So how does everybody feel about the shutdown of Online movie sites?
In a way this is a good thing, but I'm pretty upset because, although I'm willing to pay for movies shown in theaters, They don't have all the Indie/ Out-of-country, most low-budgeted films that I want to watch. It may seem I'm ignorant to the plight of Movie makers, but I'm just telling the truth. I'm sure many of you have done the same before as well.
man, people back in the states are real ungrateful when it comes to your access to movies and TV shows. you guys got netflix, hulu, video rental stores and good release times. i live overseas and the only way to watch movies and TV shows over here is to buy the DVD, watch it in theatres or wait for it on TV.
Just went to Vietnam so I understand that America does have it better than a lot of places. It's because of this environment that we become as ungrateful as we are. The more you have the harder it is to be humble, and to those that are and in those shoes have my high regards.
While I do feel sorry for the indie filmmakers who probably don't get the recognition they deserve, I have nothing but contempt for people who pirate movies and get their media through file sharing, and especially for those who believe that copyright laws are no longer relevant because of the technology we now have. Copyright laws are what saved the starving artist. Before modern copyright laws were developed, just about the only people who could afford to be full-time artists were those who came from money. If an artist were poor, they were dependent on receiving patronage from a wealthy person, who sometimes had creative control over their project. It was the same way for writers. If the copyright abolishionists had their way, these conditions would return.
Here's an article by Cory Doctorow that makes my skin crawl. For those of you who aren't familiar, Cory is one of the best-known crusaders for copyright reform, and thinks file sharing shoud not be a crime even though he acknowledges that it costs the entertainment industry billions of dollars. His arguments are that the industry big wigs deserve it because he says they've been ripping people off for years (but doesn't acknowledge the plight of their Average Joe employees), and that making the laws against piracy more strict are a violation of a person's freedom of speech and that the countermeasures being taken are Orwellian in nature. "Technology giveth, and technology taketh away," he says. If that's a valid argument, then why shouldn't the police be allowed to tap our phones without a warrant? Why shouldn't a person be allowed to distribute embarassing photos/videos of their ex over the internet (which are also protected under copyright law)? He only has a problem when technology is used for Orwellian purposes, but not for tyrannical ones. You know, 1984 was a scary story, but so was Lord of the Flies.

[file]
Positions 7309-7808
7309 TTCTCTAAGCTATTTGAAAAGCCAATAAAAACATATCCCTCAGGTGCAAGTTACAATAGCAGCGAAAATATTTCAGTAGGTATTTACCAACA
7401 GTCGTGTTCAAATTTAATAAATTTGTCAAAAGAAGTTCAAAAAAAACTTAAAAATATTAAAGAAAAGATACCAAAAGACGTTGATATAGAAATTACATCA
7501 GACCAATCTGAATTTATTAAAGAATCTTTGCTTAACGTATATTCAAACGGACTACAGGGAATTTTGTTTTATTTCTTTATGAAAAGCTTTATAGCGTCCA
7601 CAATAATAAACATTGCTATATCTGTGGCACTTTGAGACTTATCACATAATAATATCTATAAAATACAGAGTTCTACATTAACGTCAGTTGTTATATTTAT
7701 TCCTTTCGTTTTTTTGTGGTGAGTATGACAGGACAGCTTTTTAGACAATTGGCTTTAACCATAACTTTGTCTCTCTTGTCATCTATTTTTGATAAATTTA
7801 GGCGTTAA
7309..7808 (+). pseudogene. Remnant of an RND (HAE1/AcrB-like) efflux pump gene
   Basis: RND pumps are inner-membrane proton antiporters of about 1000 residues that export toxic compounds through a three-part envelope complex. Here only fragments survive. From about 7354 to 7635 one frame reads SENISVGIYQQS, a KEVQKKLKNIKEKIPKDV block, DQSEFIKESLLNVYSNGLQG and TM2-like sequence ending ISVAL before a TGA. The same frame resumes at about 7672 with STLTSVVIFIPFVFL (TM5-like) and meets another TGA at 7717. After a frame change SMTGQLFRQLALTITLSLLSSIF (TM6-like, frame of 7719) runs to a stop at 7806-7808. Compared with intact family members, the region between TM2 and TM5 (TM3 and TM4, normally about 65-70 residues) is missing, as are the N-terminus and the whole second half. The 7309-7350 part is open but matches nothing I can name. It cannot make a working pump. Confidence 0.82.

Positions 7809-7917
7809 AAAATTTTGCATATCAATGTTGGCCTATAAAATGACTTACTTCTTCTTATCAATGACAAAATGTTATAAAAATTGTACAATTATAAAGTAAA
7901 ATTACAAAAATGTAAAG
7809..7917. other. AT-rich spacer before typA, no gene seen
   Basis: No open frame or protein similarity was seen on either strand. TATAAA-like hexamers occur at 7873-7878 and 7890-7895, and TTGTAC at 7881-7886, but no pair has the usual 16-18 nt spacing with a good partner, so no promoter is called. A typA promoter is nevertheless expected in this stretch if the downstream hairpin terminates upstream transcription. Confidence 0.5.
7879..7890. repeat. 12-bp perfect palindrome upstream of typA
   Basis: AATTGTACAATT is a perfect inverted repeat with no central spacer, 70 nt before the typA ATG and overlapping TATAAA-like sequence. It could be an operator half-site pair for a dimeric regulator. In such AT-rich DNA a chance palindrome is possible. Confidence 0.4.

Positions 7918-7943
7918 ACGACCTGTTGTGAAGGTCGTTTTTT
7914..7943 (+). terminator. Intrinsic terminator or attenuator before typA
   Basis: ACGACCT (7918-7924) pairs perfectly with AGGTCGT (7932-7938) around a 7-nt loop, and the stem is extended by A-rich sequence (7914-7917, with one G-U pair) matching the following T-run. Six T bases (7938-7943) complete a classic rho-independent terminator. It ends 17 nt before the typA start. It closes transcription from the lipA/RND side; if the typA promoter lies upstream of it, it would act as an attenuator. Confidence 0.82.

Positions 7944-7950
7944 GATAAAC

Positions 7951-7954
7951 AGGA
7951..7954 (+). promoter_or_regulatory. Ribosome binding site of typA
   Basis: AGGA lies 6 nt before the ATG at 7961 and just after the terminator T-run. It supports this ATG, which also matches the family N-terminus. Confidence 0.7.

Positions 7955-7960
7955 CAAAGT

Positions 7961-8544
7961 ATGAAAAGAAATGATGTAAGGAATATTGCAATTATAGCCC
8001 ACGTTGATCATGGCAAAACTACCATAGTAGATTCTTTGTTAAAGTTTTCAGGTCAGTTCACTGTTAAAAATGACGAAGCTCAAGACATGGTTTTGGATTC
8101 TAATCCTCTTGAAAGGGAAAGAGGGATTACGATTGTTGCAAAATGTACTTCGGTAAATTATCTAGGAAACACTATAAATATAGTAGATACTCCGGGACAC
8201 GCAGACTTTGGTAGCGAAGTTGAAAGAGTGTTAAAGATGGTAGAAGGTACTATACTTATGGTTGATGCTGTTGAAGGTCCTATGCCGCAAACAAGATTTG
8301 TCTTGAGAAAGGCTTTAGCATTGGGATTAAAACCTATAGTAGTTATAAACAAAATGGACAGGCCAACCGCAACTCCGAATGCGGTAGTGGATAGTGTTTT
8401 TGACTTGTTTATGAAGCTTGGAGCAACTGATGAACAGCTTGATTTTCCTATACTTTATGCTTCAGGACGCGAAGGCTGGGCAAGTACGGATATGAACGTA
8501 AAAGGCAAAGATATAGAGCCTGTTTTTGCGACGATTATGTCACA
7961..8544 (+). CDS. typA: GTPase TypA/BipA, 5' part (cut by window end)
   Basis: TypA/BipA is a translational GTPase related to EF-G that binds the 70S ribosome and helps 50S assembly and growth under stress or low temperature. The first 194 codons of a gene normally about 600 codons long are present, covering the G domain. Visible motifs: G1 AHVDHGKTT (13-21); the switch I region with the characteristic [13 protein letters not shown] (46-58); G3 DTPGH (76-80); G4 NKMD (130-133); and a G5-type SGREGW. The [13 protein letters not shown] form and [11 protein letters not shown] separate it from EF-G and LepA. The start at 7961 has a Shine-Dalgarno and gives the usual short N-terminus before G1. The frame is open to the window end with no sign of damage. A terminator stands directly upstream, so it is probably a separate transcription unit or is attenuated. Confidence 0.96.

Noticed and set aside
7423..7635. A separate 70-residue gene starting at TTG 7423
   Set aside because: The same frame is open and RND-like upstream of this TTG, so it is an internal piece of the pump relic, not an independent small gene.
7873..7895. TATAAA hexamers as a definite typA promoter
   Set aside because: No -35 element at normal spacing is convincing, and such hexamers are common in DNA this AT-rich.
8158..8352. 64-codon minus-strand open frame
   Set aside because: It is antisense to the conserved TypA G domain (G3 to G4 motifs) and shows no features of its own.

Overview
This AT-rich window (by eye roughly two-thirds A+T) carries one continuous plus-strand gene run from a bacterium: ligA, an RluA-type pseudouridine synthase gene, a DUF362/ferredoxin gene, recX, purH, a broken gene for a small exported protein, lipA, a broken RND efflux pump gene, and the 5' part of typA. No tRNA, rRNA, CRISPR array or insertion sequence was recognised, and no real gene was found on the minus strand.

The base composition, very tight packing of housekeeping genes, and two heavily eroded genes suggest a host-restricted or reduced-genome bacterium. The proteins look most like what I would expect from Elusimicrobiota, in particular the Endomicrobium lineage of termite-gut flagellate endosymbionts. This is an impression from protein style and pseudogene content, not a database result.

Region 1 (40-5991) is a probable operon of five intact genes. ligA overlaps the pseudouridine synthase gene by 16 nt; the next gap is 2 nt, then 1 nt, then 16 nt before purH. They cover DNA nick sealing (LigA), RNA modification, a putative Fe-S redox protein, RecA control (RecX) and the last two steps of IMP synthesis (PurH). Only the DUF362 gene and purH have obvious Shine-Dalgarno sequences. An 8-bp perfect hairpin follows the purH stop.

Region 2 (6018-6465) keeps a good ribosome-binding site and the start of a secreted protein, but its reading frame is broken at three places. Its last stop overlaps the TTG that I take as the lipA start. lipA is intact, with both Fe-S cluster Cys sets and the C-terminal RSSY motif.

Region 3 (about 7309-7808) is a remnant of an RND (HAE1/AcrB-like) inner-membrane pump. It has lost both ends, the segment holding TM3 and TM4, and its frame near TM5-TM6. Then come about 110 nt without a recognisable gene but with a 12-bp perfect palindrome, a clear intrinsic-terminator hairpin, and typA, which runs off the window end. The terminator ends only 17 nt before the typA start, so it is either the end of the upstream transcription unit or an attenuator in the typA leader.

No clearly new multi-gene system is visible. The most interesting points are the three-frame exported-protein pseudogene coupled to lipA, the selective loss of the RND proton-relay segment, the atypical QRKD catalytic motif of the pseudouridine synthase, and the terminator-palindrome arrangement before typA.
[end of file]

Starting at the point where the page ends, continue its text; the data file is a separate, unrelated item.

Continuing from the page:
When he gets to talking about movies in the article, he basically says that the future of movies will be YouTube, and he doesn't have a problem with it. I find the notion to be disturbing, in that one day the James Camerons and Steven Spielbergs of the world won't be able to express their creativity to their fullest potential, simply because funding them would be too expensive and not profitable.
I like this post, it's more of a debating post than a one-sided one. I read the article and he talks a lot about BBMs, to which I have no problem paying for because it's those movies that I watch with my friends. I think I should rather clarify myself; I have no problem paying for mainstream movies, it's just that when it comes to hard-to-come-across films, I have in the past resorted to streaming sites to save myself a hassle.
I understand what you're saying. I have heard that file sharing and streaming sites help unknown filmmakers, musicians, writers, etc. get noticed. But I still think the negatives outway the good by a vast margin. They might get noticed, but they still aren't making a living. It would be better if someone created a website for the specific purpose of renting/selling the movies of these unknown/obscure filmmakers. Not only would the filmmakers get paid for their work, but the person running the business would earn a little, as well.